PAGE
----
Okay, so it's my fault, but I said puppet too many times: In the world of Google advertising, context is king. There's one fellow who has built a site develop to asbestos litigation because the Google AdWords price on those words is so enormous--because of ambulance chasers or noble consumer advocates (you pick the term)--that he can make a small fortune by focusing on it.
Now, me, I used the term sock puppets. Sock puppets, sock puppets, sock puppets! I was writing in recent weeks about PR firms that set up and fund friendly institutions that describe themselves as independent and then consistently release one-sided reports that have the same viewpoint as the PR firms' client. I call these sock puppets borrowing from terminology common elsewhere, such as on Usenet.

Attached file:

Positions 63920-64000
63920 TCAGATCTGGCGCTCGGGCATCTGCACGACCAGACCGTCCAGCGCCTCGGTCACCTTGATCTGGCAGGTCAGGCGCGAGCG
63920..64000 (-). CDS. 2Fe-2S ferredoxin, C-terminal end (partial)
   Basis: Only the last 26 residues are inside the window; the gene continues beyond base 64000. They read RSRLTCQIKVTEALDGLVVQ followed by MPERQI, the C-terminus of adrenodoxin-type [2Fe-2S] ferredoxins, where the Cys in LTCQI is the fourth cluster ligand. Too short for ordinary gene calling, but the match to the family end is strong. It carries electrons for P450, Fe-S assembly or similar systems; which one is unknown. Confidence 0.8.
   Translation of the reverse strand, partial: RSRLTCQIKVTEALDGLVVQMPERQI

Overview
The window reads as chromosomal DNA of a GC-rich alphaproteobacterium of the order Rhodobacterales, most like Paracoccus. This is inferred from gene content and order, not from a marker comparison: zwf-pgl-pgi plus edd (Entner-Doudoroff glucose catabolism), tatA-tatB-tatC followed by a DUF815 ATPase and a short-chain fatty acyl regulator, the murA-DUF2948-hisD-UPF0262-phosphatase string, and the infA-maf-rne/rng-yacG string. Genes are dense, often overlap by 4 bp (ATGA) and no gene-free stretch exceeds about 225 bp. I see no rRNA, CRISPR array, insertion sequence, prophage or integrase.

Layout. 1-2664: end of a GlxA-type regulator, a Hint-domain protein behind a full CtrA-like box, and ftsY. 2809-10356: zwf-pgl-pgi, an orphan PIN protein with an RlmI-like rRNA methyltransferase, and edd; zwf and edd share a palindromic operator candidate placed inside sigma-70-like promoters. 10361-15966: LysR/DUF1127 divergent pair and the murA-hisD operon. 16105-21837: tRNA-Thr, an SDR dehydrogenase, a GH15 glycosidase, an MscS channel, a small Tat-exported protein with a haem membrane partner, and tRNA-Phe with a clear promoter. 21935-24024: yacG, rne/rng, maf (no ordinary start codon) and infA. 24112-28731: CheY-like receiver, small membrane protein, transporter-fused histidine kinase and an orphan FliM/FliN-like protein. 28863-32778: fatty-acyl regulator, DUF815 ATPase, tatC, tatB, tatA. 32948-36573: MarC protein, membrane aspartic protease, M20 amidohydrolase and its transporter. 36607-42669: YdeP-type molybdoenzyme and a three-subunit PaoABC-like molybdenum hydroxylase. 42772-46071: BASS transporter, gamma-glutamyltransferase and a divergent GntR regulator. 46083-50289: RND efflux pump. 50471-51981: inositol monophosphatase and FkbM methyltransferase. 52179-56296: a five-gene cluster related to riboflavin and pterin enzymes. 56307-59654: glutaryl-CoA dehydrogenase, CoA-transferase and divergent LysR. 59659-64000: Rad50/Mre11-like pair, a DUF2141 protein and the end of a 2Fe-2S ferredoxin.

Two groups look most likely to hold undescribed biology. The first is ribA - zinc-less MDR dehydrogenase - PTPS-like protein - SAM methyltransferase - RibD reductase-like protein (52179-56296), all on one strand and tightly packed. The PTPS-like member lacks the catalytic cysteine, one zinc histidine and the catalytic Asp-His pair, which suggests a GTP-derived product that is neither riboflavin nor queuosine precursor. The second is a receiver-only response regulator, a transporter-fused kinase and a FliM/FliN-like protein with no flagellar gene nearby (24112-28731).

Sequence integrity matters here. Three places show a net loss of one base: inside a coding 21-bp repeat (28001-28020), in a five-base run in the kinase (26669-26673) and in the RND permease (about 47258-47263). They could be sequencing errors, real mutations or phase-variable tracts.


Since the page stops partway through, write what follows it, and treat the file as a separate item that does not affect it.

What does Google's automated goldmining algorithm for placing advertisements on my site do? It gives me puppets. Everyone sees a slightly different set of ads at left right and middle of this page--just the Ads by Google, not our image-based banner advertisement--and if you're like me, you are scratching your head about the puppets.
And there I went again. I said puppets. We'll weather this puppet storm and return to our regularly scheduled advertising soon, I imagine. Google deprecates ads that don't perform on given pages based on clickthroughs.